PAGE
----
The number of empty care jobs has risen by 52% in the past year and there are currently 300,000 vacancies across health and social care, of which 168,000 are within adult social care. These numbers will continue to rise unless a step is taken to change how we value the healthcare system.
We are heading towards the worst staffing crisis in history with governing bodies such as the CQC and RCN stating this could cause severe risk to not only patient safety but staff safety in both routine care and emergency care. Staff shortages are causing more people to be admitted to hospitals who are then unable to be discharged due to limited care workers being available to support those ready to leave. Ultimately blocking up the whole system.
Retention and recruitment are at an all-time low and this will only worsen as the remaining staff have low job satisfaction and experience burnout due to the ageing population continuing to grow. By 2035, there are estimated to be 500,000 extra posts within health and social care to meet this rising demand, and with many care workers (28%) due to reach retirement age in the next 10 years, there is a huge staffing crisis on the horizon.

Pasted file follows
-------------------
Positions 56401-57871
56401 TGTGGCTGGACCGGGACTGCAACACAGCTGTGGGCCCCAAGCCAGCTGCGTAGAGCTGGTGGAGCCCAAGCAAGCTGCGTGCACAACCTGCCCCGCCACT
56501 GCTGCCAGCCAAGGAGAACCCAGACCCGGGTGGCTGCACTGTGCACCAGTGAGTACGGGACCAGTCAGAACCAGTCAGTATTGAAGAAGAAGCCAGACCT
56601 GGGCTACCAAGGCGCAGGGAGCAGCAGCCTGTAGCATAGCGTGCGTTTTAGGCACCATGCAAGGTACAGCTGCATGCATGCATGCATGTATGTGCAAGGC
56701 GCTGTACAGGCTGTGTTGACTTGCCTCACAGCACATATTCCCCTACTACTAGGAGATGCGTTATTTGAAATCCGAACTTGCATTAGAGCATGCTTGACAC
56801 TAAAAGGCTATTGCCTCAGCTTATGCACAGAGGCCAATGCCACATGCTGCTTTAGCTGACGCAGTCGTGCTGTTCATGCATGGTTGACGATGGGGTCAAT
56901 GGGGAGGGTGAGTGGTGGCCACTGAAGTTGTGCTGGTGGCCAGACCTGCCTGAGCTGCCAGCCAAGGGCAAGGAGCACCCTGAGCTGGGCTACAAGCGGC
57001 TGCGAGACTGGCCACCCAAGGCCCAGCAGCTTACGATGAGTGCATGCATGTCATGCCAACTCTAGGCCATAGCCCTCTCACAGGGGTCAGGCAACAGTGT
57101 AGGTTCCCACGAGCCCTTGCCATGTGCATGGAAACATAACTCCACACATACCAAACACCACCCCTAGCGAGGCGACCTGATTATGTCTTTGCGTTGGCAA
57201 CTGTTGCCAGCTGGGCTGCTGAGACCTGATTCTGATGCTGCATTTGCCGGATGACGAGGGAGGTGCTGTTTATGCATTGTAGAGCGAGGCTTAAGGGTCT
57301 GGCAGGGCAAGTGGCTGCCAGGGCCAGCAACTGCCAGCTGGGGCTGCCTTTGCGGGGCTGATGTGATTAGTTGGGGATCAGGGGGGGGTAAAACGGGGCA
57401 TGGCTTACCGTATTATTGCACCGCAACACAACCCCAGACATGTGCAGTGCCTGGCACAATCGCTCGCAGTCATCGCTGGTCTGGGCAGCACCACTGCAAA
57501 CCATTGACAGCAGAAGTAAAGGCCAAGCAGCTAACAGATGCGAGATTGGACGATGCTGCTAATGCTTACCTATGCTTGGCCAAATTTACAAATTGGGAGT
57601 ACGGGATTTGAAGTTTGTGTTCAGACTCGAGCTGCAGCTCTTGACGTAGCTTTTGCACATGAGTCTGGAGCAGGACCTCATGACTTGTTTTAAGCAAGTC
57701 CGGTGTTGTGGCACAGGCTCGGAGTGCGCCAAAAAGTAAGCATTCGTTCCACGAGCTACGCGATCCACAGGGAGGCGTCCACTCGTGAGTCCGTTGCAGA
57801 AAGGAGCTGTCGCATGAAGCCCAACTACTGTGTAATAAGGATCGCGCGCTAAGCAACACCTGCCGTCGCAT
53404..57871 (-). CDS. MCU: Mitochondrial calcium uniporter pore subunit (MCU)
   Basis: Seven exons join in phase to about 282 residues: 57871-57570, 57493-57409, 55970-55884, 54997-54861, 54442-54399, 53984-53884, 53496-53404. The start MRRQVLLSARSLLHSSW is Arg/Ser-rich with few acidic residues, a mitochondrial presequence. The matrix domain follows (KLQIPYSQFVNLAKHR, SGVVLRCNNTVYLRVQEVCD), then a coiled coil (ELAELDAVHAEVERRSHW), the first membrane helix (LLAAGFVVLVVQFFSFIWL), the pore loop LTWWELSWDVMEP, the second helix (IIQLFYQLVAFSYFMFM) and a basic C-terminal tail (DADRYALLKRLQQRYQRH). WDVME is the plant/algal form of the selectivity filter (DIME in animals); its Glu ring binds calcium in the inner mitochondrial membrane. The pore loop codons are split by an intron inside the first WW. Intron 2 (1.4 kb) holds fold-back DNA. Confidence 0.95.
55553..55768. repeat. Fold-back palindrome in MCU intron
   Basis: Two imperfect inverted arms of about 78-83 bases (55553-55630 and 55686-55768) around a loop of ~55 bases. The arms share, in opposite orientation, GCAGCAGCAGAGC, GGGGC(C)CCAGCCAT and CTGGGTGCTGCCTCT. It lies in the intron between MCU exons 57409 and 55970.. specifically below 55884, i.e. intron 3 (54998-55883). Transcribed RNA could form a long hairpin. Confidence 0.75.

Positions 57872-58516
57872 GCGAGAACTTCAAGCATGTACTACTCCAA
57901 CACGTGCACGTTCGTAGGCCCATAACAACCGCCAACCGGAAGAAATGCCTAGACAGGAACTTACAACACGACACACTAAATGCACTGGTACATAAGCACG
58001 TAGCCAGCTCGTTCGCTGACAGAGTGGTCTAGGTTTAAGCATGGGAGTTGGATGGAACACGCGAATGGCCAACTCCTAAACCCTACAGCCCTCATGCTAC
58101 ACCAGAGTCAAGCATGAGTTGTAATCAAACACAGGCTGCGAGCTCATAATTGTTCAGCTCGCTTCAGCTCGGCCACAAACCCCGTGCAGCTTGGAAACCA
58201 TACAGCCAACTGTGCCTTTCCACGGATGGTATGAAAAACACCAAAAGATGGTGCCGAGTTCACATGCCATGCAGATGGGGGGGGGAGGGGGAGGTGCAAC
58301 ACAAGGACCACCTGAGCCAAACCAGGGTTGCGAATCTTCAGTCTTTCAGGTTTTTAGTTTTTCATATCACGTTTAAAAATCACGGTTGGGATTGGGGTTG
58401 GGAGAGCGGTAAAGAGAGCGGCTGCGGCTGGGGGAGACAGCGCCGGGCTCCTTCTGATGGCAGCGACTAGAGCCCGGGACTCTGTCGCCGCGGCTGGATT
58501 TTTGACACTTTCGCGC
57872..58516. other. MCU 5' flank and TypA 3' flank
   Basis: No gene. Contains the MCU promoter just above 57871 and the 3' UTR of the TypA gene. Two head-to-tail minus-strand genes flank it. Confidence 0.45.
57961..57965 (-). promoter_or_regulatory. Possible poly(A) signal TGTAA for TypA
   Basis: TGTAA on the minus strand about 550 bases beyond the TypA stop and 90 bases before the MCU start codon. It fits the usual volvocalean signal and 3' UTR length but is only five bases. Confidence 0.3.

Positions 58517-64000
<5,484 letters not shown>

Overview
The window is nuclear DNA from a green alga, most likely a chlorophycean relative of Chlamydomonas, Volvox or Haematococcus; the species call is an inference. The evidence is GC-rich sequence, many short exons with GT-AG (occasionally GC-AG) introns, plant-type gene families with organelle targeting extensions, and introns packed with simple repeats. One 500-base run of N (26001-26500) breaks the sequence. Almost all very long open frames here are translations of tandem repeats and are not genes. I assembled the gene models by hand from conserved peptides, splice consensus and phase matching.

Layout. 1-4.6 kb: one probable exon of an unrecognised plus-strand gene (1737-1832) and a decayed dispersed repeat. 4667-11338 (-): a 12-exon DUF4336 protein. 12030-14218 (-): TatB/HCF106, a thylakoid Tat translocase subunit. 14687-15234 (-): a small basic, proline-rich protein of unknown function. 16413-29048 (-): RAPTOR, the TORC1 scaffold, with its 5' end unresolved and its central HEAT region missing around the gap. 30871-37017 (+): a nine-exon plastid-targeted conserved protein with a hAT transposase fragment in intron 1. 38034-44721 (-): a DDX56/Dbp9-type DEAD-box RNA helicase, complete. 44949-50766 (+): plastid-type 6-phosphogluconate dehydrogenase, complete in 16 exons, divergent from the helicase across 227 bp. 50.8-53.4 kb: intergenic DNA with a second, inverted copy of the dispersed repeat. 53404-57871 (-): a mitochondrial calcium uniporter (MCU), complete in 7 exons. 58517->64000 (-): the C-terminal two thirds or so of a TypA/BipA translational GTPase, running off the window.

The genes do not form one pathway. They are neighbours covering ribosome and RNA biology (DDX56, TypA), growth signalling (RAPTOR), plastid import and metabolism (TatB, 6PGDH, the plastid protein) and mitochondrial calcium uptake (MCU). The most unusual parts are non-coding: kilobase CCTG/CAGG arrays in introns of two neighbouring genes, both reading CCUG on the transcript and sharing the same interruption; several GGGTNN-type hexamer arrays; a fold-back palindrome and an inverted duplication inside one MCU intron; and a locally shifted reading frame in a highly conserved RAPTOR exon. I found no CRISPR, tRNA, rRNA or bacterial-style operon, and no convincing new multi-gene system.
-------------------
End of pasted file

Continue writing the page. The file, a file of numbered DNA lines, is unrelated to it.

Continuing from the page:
The average care worker gets £1 an hour less than newly hired NHS health care assistants and care workers with 5 years experience get only 7p more an hour than new recruits.
The Health Foundation Charity have announced that 1 in 5 residential care workers in the UK were already living in poverty before the cost-of-living crisis.
Chief Inspector of Adult Social Care at CQC says “a step towards attracting and retaining staff with better pay, job satisfaction, rewards and training linked to career progression needs to be made”. This was echoed by RCN Chief executive, Pat Cullen, who stated that action should be taken to alleviate workforce pressures which can be done by utilising technology and reducing the time needed to be spent on routine tasks.
In order to help combat this staffing crisis, we can prevent those in care homes from being admitted to hospital as frequently by utilising digital technology. Using simple TEC devices, such as Hydracare, can relieve pressure on the NHS and reduce the chances of burnout by allowing staff to provide the high-quality care they are accustomed to. Introducing digital technology into care settings can save staffing time spent on mundane tasks which can then be spent on other caregiving tasks. Click here to find out more about Hydracare.....